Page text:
Seniors Visit World’s Sponge Capital


So how did I come across Tarpon Springs, Florida?  Well actually Mike Rowe did it with his TV show, ‘Dirty Jobs’.  He was on a boat marked Tarpon Springs and they were gathering sponges. It did not look like all that dirty a job to me, but then again, this senior was not on the boat.

Just 45 minutes north of St. Petersburg and found along the shore of the Gulf of Mexico, Tarpon Springs was named for the fish found in abundance in nearby waters. But it also is known as the “sponge capital of the world,” and for its 51 miles of waterfront allure.


“At one time, the sponge industry was the largest industry in Florida,” said George Billiris, an international sponge distributor who has been a part of the Tarpon scene for most of his 72 years. “It was larger than citrus.” The sponge industry is at its lowest ebb since 1946, a condition caused by a lack of divers.

Today it’s impossible to picture Tarpon Springs without its Greek heritage. From St. Nicholas Greek Orthodox Church to the baklava-laden bakeries that line the docks, this is a true Greek community. Dedicated in 1942, after the sponge boom had largely ended, the Orthodox Church has presented a lasting edifice of Greek influence in this town for the past 70 years.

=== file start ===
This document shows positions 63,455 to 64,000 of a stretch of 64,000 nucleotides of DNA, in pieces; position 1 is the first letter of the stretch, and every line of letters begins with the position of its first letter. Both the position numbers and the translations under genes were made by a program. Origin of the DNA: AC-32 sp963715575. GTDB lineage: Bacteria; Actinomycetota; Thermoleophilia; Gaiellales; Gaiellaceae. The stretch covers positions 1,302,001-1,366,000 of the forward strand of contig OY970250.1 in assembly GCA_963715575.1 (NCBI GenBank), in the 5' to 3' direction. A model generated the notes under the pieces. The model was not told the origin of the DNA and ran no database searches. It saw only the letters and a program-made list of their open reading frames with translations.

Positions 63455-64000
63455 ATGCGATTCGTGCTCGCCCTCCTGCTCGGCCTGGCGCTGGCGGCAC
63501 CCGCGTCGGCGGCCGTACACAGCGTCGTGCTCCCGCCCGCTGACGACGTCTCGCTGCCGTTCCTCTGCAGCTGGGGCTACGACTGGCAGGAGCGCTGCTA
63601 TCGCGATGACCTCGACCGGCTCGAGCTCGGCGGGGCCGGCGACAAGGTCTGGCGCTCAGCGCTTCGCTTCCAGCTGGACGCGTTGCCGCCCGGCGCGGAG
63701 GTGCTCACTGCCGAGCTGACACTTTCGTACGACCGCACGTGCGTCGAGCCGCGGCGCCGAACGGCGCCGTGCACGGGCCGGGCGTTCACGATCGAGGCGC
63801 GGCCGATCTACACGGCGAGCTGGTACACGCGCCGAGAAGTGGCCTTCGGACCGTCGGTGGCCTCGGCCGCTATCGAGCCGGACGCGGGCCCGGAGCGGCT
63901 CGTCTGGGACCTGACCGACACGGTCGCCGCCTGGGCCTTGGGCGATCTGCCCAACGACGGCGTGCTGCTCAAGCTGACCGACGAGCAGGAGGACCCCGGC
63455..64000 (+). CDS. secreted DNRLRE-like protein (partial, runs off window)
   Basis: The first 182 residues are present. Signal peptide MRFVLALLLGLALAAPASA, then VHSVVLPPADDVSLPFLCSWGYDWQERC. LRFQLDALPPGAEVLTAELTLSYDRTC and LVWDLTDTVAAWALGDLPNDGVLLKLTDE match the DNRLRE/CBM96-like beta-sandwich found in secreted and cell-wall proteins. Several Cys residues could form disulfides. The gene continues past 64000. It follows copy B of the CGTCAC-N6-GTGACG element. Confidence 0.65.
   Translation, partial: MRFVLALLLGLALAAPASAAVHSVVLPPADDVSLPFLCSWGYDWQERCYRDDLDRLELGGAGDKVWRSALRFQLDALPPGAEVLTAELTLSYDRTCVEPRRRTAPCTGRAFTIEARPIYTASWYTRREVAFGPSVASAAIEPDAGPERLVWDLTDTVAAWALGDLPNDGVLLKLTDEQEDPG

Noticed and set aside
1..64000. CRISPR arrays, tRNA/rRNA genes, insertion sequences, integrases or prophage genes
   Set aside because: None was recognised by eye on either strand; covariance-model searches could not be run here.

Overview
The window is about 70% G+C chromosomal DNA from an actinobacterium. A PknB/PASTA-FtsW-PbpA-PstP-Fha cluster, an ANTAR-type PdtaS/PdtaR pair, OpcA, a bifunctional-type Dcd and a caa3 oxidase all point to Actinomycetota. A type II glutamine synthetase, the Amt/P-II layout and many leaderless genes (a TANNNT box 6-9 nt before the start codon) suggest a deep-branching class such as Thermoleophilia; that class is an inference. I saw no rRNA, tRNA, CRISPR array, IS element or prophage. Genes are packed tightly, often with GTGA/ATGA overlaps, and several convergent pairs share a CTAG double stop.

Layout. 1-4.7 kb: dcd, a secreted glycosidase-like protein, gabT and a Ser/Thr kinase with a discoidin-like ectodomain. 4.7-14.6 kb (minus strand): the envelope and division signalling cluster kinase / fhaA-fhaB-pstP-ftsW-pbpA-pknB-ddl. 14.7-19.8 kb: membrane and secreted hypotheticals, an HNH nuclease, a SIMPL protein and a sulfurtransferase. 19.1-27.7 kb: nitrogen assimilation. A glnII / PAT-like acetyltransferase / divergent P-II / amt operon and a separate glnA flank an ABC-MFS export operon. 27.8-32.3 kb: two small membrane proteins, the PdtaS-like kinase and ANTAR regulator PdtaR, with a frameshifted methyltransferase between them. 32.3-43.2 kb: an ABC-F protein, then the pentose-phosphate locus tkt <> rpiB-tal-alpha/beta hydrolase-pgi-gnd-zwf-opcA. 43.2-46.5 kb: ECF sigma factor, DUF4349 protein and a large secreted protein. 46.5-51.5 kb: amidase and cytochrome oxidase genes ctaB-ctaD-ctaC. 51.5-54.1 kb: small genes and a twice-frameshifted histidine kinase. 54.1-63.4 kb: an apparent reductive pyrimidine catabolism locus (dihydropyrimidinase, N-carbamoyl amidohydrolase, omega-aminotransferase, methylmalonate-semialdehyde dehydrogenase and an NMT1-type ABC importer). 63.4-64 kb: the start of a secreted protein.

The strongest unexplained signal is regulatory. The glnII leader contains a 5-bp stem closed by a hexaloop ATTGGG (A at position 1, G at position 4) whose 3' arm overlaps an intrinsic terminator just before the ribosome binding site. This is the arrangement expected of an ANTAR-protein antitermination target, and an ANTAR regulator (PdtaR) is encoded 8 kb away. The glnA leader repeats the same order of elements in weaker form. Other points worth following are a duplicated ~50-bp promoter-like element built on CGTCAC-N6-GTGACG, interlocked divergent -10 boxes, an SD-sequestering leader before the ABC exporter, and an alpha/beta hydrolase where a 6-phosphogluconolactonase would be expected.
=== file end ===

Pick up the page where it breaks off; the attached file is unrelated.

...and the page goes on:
Senior Visitors Meet Greek Americans


Tarpon Springs, a city in Pinellas County, Florida with a population of 25,000, has the highest percentage of Greek Americans of any city in the US.

One visitor writes…”I spent a Saturday afternoon browsing shops full of Greek souvenirs, Greek bakeries, Greek Lace shop, and of course Greek restaurants. Had a great meal at Hella’s of a Gyro and Greek Sangria! Finished off with cheesecake Bakalava which was to die for! Hellas has a bakery attached to the restaurant so get some to take home. When I was there about noon, the sponge divers who had just come in and their catches were an awesome site. Fun place to spend a few hours.”

I was impressed that there were six historic sites on the National Register of Historic Places.  The Arcade Hotel, Old Tarpon Springs City Hall, Old Tarpon Springs High School, Safford House, Tarpon Springs Historic District and the Tarpon Springs Greektown District. Wow. That is impressive!

Spongedock District and Greektown…


The first place I would want to check out is Greektown and the entire Sponge Dock District. Senior visitors will want to stroll through Greek Village at the Tarpon Springs Sponge Docks loaded with over 100 businesses. It is said that in Tarpon Springs, you will find some of the finest Greek Restaurants, markets, and bakeries in the entire country.

The Tarpon Springs Aquarium features a spectacular living reef, once the domain of divers only. Live coral, sponges, sharks and a variety of fish come together to form this truly unique undersea oasis that is one of Florida’s most exciting marine attractions. jeb

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